"Well, the interesting thing is when I see the horror of those attacks, my first impulse is that whoever would order that deserves death. I mean, someone who is a war criminal who would execute citizens and kill innocent people with any kind of weapon deserves death. But the question is the attack as I've seen the plan, as I've heard about the plan from the administration is not to target Assad, not to target regime change and to really be so surgical and so specific that it doesn't affect the outcome of the war.
... Later in the show, discussing possible outcomes:
"The worst case scenario is that the stockpiles of sarin gas begin to move about the country and maybe they go to Hezbollah and they go into Lebanon and become more of a threat to Israel. I think that is more likely to happen if we attack Assad than if we don't attack Assad.
"With regard to North Korea, I think the North Koreans know and should know absolutely if gas or conventional weapons were used on our troops ever that there would be an overwhelming response against them. They're completely separate situations."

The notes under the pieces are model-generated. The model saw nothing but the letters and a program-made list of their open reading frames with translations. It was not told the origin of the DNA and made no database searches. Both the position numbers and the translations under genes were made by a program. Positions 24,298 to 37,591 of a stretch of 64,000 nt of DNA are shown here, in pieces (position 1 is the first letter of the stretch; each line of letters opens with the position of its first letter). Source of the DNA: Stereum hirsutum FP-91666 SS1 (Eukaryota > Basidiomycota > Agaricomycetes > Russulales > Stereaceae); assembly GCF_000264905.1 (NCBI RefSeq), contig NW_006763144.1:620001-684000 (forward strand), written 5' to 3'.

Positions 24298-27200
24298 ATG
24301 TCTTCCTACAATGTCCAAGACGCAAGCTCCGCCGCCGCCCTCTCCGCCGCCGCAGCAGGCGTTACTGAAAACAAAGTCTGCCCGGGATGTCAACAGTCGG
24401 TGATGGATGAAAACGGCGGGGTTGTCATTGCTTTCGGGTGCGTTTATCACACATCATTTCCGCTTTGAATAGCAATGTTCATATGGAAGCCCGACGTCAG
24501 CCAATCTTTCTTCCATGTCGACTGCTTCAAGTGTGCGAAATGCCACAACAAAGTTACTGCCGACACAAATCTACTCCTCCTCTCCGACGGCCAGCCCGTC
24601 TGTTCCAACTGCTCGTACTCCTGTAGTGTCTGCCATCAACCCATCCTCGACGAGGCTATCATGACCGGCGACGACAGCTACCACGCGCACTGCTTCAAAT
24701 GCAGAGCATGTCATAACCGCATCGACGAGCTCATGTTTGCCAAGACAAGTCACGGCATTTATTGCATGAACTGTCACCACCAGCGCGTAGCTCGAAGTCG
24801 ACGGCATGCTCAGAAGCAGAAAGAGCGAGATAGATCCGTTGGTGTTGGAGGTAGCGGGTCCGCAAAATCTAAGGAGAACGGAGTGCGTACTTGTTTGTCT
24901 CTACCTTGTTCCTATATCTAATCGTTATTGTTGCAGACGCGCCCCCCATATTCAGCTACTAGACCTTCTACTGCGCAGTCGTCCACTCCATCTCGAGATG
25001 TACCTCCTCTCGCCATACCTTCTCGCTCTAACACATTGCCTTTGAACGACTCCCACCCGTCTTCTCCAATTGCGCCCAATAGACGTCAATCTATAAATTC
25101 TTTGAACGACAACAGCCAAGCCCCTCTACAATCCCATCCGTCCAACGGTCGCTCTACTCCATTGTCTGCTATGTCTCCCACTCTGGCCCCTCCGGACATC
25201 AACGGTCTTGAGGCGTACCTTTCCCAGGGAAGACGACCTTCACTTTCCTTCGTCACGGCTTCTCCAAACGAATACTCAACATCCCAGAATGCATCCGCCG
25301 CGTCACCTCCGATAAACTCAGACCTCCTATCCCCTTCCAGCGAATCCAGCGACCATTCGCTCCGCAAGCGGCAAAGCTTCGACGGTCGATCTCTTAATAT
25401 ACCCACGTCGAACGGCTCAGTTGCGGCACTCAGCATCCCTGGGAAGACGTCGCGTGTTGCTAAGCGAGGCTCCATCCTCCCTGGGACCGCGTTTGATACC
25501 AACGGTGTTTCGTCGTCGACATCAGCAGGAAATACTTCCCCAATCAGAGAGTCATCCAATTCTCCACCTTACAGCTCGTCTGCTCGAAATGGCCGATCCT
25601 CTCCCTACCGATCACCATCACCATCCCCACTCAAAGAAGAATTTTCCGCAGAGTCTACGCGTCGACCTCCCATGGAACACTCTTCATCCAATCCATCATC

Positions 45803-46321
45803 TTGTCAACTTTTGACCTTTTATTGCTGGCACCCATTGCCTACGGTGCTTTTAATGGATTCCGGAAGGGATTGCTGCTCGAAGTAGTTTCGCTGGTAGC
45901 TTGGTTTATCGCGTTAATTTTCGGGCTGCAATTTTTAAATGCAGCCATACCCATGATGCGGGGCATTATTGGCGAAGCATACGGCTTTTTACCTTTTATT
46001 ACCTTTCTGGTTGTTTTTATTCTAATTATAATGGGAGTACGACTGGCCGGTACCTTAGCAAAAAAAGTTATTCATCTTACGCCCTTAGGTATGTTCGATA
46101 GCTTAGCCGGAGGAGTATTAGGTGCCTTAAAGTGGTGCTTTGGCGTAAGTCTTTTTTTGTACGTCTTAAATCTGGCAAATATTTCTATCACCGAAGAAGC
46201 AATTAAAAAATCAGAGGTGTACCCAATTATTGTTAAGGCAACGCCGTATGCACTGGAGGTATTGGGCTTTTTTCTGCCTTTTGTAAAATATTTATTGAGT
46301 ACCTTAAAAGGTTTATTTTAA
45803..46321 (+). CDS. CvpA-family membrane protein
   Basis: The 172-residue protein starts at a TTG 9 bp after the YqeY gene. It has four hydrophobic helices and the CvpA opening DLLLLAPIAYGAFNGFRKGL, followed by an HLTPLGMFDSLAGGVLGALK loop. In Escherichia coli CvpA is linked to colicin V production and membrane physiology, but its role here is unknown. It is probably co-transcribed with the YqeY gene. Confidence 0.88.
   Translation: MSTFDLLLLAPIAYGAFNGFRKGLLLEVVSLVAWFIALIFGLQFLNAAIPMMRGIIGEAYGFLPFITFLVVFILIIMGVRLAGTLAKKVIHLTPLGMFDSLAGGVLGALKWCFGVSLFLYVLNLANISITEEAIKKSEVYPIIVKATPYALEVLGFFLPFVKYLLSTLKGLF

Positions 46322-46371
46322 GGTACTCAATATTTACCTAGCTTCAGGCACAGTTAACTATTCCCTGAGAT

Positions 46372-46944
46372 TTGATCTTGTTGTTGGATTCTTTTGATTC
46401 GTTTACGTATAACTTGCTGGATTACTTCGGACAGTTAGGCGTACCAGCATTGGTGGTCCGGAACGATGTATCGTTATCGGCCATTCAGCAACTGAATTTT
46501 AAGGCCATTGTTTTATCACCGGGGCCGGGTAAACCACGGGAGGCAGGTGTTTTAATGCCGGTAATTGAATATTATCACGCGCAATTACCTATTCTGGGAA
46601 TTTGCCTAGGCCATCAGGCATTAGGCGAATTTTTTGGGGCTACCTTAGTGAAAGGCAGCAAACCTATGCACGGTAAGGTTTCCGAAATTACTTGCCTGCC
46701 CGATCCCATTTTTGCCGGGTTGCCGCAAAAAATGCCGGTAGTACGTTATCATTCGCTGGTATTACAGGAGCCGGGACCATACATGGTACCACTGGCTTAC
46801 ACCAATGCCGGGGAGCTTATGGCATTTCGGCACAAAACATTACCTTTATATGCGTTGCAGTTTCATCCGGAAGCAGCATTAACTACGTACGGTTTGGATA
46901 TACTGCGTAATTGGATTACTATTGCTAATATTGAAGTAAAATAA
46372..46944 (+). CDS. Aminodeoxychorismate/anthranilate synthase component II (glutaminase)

Update at 11:30 a.m. ET: Assad Speaks To Charlie Rose
In an interview that will air on Monday, Syria's President Bashar al-Assad tells CBS News' Charlie Rose about the looming threat of a U.S. military strike and the claims that he used chemical weapons against his own citizens.
Speaking from Beirut, Rose described the interview on Face the Nation Sunday morning, saying that Assad repeated his denial of having ordered a chemical weapons attack. Assad also said the U.S. hasn't shown evidence of such an attack.
CBS News reports:
"'He does accept some of the responsibility' for the attack that killed almost 1,500 Syrian civilians — including hundreds of children, Rose said. 'I asked that very question: 'Do you feel any remorse?' He said, 'Of course I do,' but it did not come in a way that was sort of deeply felt inside. It was much more of a calm recitation of anybody who's a leader of a country would feel terrible about what's happened to its citizens."